By Tim Daiss
As President Donald Trump threatens to launch missile strikes in Syria over a suspected poison gas attack, and continues his harsh tone against Russia, tensions between Saudi Arabia and Iran in Yemen’s proxy war continue to mount.
These key geopolitical developments have placed tremendous upward pressure on global oil prices, but there is another take away that is often being glossed over in energy news – this tension also has a significant impact on global liquefied natural gas (LNG) prices.
How we got here
Trump said on Wednesday that missiles “will be coming” in response to the attack in the Syrian town of Douma on April 7. He also chastised Moscow for standing by Syrian President Bashar al-Assad. Yet, on Thursday, Trump back-peddled, stating on Twitter: “Never said when an attack on Syria would take place. Could be very soon or not so soon at all!”
Never said when an attack on Syria would take place. Could be very soon or not so soon at all! In any event, the United States, under my Administration, has done a great job of ridding the region of ISIS. Where is our “Thank you America?”
Also, on Wednesday, Saudi Arabia faced what the Associated Press (AP) called a flurry of attempted attacks by Yemeni rebels. Saudi Arabia’s defense forces said they intercepted missiles that targeted key infrastructure in Riyadh and another city, and drones targeting an airport and an Aramco oil facility in the country’s south.
Impact on LNG
Correspondingly, Asian LNG prices this week rose by 25 cents from last week to $7.25/MMBtu, despite falling demand due to the onset of spring in the northern hemisphere. Historically, prices drop in the warmer weather months as demand for the super cooled fuel recedes.
For example, this past winter as China ramped up gas demand as part Beijing’s mandate to replace dirtier burning coal needed for power generation with gas, LNG prices breached the $11/MMBtu mark, the highest in three years. However, almost on cue, gas prices have dropped nearly 40 percent since those January highs due to warmer temperatures.
Oil price linkage
In Asia, most natural gas is imported as LNG, while the price is indexed to crude oil on a long-term contractual basis, though there has been an increase in spot and short-term trading in recent years. Consequently, geopolitical pressure on oil prices also impacts LNG prices.
The Asia Pacific market accounts for around three-quarters of global LNG trade and one-third of global natural gas trade. Moreover, increased gas and LNG demand growth in Asia will largely be driven by China.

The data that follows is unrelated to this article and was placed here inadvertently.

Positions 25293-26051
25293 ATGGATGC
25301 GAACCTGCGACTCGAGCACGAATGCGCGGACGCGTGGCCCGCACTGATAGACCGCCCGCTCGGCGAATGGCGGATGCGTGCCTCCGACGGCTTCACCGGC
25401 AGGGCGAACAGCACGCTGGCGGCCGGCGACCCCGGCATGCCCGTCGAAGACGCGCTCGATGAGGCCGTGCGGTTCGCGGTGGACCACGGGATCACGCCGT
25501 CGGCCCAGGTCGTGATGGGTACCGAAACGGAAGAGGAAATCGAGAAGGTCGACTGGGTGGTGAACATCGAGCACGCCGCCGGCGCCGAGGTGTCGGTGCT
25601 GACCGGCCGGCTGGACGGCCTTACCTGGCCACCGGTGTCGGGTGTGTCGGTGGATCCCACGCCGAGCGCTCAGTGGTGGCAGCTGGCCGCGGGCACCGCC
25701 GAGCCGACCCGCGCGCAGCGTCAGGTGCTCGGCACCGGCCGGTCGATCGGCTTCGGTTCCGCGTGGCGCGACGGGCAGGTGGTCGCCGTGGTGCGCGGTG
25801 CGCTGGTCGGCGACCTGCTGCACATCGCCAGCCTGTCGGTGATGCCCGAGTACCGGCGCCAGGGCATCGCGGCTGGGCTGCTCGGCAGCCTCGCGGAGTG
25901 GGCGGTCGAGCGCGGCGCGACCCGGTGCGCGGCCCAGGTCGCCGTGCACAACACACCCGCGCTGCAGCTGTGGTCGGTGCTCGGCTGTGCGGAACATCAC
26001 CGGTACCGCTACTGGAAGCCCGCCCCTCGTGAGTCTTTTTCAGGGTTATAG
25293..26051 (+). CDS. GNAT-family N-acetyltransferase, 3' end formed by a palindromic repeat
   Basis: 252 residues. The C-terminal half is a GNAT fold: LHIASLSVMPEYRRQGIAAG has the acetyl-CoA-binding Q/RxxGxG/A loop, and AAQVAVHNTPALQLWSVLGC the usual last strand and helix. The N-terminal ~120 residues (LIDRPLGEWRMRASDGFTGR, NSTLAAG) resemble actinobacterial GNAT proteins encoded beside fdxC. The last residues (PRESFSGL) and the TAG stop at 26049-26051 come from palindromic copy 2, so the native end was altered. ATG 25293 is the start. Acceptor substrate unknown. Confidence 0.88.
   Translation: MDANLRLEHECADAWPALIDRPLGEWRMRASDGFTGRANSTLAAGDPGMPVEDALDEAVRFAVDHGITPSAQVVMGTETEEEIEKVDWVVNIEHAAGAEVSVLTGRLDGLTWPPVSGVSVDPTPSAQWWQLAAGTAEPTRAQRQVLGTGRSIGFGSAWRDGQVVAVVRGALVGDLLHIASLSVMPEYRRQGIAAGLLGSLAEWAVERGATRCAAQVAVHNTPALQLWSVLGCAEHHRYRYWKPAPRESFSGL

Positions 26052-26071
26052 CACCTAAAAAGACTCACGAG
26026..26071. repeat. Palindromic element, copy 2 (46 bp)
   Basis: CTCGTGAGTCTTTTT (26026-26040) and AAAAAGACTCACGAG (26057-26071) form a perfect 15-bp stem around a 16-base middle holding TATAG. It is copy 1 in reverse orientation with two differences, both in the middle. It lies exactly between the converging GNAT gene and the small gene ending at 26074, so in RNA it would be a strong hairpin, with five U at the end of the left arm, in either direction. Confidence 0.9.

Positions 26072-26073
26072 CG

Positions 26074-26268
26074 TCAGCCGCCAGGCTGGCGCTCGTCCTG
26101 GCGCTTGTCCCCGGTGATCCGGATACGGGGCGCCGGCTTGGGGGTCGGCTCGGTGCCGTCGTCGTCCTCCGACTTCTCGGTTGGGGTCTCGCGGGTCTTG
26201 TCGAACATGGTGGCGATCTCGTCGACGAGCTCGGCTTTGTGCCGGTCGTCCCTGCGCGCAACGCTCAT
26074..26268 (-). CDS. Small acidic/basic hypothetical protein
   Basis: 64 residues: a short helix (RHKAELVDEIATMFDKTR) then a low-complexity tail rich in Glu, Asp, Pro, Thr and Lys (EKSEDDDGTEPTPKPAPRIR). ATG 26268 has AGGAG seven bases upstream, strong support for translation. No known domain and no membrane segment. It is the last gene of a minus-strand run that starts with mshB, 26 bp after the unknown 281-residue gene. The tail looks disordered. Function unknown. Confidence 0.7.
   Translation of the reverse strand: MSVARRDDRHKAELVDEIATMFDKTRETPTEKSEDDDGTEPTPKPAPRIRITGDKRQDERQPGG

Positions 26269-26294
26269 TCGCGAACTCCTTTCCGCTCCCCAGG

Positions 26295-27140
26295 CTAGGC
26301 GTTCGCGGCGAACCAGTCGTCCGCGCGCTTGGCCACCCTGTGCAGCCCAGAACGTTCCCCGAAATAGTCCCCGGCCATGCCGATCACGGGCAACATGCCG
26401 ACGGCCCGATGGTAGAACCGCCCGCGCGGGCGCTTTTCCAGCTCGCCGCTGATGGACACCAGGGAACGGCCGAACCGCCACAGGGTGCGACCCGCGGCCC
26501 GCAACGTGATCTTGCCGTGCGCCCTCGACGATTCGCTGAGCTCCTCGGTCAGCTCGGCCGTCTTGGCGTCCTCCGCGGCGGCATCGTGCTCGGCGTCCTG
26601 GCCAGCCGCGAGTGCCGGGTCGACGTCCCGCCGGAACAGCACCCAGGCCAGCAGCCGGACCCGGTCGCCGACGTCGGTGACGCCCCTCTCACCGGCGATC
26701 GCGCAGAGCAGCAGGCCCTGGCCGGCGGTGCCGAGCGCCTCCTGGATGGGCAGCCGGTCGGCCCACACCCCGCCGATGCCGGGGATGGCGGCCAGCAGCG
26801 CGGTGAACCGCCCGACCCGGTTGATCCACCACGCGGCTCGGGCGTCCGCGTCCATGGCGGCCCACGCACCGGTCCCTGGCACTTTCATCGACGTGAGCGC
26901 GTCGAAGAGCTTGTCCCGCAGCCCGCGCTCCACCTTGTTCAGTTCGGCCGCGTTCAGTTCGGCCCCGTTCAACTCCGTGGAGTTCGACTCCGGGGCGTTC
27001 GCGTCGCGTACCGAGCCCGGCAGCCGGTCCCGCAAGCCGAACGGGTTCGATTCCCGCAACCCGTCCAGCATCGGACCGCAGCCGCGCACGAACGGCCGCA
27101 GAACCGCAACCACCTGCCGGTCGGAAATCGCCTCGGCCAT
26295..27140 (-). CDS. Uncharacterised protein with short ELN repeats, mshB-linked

Since there is currently no globally integrated market for natural gas, pricing mechanisms vary by regional market. Internationally traded natural gas has also been largely indexed to crude oil pricessuch as North Sea Brent or Japan customs-cleared crude (JCC) because of the liquidity and transparency of crude oil prices and the substitutability of natural gas and petroleum products in certain markets.
The possibility of higher LNG prices due to its oil price indexation and geopolitical risk could prove a boon for LNG projects outside the U.S., especially those that still need to sign long-term supply agreements to reach the all-important final investment decision (FID) to move forward. U.S. projects, for their part, offer Henry Hub-linked LNG pricing.
More geopolitical pressure on prices
Reuters, citing traders, said the LNG price gain this week was due to rising oil prices, as Brent crude futures hit their highest level since late-2014.
“Oil is by far the world’s biggest energy market. It dictates the direction for most other commodities,” said one trader. “It is particularly important for gas and LNG as many supply contracts are priced off crude.”
Global oil prices held steady on Friday but remained close to recent highs. Global benchmark Brent crude settled at $72.58 a barrel, up 56 cents by the end of the session, while U.S. benchmark, NYMEX-traded West Texas Intermediate (WTI) crude futures were up 32 cents to $67.39. Prices for both climbed in post-settlement trading.
Walter Zimmerman, chief technical analyst at United-ICAP, said “it does look like there’s further upside ahead. People are still nervous about what’s going to happen in Syria … nothing was solved overnight.”